Besides this, it is clear that many ADL require a certain degree of flexion or extension in the wrist, or a certain degree of rotation. For example, it is described that eating requires 30 degrees flexion/extension and 30 degrees radial/ulnar deviation (Heckathorne, 2004).
Recently, two prosthetic wrists that have more motion capabilities than just rotation were put on the market: the Flex wrist of Otto Bock ® can be fixed in different flexion/extension modes (-40, -20, 0, 20, 40), while the Multiflex-wrist of Motion Control ®) can not only be secured in the flexion/extension direction (-30, 0, 30), but also, in the neutral position (0) the wrist can move freely in the flexion/extension direction and in the radial/ulnar direction. Only very limited research has been performed to establish the value and possible added value of such flexible wrist units (Bertels, Fiedler, & Schmalz, 2008; Petersen, 2008; Kyberd, 2012). Importantly, systematic research aiming to determine advantages in patients has not been performed.
It is expected that wrists with more degrees of freedom contribute to a higher experienced functionality and satisfaction with the prosthesis. Also, movement patterns are expected to be more natural and to reveal less compensatory movements.
The aim of this study is to explore the value and added value of a wrist that can be put in a flexion position (Flex-wrist, Otto Bock ®) and a wrist that can not only be put in a flexion position but can also move freely in a neutral position (Multiflex wrist, Motion Control ®) compared to a rigid wrist unit (Otto Bock ® and Motion Control ®, respectively), using a range of tests covering all factors of the domains Functional Impairments and Activities & Participation as described in the International Classification of Functioning and Health.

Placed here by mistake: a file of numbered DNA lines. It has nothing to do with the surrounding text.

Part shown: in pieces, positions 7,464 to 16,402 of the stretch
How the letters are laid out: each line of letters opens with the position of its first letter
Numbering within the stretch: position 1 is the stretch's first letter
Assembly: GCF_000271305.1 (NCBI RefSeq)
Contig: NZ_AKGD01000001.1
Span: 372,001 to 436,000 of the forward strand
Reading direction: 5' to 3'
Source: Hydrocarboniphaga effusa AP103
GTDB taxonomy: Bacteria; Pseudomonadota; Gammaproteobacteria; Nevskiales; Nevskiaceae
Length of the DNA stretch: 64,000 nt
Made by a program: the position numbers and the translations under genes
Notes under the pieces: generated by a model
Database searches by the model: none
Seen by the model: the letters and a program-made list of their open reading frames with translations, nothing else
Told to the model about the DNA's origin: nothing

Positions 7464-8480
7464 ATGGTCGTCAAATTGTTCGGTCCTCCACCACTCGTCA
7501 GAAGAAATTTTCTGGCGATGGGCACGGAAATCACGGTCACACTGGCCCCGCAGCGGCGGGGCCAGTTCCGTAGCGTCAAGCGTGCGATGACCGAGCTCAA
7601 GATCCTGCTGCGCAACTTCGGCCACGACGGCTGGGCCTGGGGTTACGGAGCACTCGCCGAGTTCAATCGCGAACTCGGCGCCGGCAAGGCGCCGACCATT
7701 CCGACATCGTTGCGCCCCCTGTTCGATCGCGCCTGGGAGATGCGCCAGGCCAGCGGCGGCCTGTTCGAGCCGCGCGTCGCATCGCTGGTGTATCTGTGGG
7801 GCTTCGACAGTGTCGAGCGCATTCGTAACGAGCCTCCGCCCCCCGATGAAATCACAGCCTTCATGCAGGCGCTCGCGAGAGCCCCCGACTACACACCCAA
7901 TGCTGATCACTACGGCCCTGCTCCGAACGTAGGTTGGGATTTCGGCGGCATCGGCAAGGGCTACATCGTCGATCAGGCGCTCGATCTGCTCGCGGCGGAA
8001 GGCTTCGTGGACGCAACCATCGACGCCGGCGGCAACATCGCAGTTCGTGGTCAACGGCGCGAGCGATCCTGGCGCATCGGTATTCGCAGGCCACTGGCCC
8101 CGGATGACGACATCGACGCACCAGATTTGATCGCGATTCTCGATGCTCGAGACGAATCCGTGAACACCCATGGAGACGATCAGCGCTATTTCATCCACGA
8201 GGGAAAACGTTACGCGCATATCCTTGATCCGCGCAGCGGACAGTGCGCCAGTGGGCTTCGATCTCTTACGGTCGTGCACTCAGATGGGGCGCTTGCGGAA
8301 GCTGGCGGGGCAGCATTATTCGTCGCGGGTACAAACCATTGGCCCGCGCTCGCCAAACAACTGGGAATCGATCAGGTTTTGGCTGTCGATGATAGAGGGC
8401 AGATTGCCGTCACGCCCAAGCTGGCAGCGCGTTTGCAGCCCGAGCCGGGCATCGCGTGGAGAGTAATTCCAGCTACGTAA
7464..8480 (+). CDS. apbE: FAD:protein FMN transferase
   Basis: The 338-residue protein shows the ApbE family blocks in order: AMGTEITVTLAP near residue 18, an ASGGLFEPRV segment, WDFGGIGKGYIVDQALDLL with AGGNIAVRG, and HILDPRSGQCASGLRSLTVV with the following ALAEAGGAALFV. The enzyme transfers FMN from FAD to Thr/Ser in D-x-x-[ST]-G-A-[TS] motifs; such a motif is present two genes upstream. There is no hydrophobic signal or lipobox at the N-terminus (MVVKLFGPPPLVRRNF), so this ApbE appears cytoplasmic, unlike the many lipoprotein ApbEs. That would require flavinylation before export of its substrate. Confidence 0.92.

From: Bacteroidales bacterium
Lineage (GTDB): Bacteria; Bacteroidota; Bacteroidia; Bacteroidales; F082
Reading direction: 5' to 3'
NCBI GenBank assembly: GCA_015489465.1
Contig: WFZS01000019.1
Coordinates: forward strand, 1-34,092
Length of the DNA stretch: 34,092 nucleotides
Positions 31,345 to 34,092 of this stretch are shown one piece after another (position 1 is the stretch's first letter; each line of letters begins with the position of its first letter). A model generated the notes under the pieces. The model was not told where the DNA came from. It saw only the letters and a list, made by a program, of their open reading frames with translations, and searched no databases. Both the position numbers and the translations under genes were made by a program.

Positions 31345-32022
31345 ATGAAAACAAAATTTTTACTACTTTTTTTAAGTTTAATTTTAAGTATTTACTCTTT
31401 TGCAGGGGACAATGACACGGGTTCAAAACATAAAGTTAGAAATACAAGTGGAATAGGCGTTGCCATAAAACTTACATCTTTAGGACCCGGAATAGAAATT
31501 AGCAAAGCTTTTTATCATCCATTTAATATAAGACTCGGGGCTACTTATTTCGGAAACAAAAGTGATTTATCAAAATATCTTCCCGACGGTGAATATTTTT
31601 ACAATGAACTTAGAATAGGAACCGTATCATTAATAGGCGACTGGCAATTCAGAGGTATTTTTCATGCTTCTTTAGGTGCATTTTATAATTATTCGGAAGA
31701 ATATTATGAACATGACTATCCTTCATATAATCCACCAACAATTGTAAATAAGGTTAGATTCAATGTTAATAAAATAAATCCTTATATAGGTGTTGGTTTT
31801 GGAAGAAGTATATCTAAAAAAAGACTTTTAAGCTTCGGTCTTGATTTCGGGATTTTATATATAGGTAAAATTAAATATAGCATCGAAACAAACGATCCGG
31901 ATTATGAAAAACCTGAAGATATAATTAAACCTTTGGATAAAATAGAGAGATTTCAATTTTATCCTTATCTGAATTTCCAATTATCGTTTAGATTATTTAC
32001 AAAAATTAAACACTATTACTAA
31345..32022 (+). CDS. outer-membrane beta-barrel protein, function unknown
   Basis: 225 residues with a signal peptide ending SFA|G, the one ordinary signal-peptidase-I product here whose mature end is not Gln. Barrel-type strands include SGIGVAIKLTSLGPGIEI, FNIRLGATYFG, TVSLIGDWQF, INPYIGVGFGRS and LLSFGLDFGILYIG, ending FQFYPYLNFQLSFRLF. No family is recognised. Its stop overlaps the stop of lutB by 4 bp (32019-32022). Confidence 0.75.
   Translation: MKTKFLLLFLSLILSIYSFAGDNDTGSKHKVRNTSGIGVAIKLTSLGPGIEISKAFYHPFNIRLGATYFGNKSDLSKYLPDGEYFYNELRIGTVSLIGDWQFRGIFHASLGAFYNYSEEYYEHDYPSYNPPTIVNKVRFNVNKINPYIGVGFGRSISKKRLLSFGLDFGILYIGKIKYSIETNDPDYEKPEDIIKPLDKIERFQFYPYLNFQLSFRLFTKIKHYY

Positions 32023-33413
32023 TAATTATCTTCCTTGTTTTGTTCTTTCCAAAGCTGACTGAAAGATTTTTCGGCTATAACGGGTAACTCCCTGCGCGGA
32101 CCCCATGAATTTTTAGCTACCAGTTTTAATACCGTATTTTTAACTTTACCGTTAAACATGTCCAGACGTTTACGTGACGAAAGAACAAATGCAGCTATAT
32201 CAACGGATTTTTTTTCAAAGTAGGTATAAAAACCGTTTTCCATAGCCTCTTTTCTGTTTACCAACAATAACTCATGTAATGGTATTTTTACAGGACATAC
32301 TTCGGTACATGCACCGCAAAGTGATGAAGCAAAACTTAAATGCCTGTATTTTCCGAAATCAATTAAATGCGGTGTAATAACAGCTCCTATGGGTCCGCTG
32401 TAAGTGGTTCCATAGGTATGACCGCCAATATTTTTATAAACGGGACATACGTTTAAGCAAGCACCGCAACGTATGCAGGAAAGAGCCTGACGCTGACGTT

The study will be a cross-over study, in which each patient uses two different wrist components of two different manufacturers for their prostheses. The period of study for each patient is three months. Each patient uses two different wrists. There is a pre-measurement, three interim measurements (at the changing of the wrist and/or hand) and a post-measurement. In addition, one month after completion of the wearing of the test hands a follow-up measurement takes place.
Measurements start with a general questionnaire and with a short evaluation of expectations. VAS (Visual Analogue Scale) scores are determined to assess expectations about functionality of the new prosthetic wrist, compared to own prosthesis. During the execution of ADL (Activities of Daily Living) tasks, movements of the trunk, shoulder and elbow are measured. The pressure inside the socket of the prosthesis will be measured with pressure sensors. To assess functionality, the Box and Block test and Southhampton Hand Assessment Procedure (SHAP) are used. Satisfaction of the patient is measured by questionnaires, namely TAPES (Trinity Amputation and Prosthesis Experience Scale) and OPUS (Orthotics and Prosthetics Users’ Survey), and VAS scores. A semi-structured telephonic interview is conducted at the end of the research to ask the user about experienced advantages and disadvantages of the wrists.
The population consists of eight patients with an arm amputation (from University Medical Center Groningen or Revant Rehabilitation Center Breda), either due to ULRD or ULA. In this research project, only patients with a below elbow amputation will be included. The results could potentially also apply to patients with a more proximal amputation level. To be able to estimate compensatory movements while performing the movement tasks, reference values will be gathered from eight healthy subjects of same age and gender.
|- Main changes (audit trail)|
|- RECORD||6-mei-2013 - 28-aug-2013|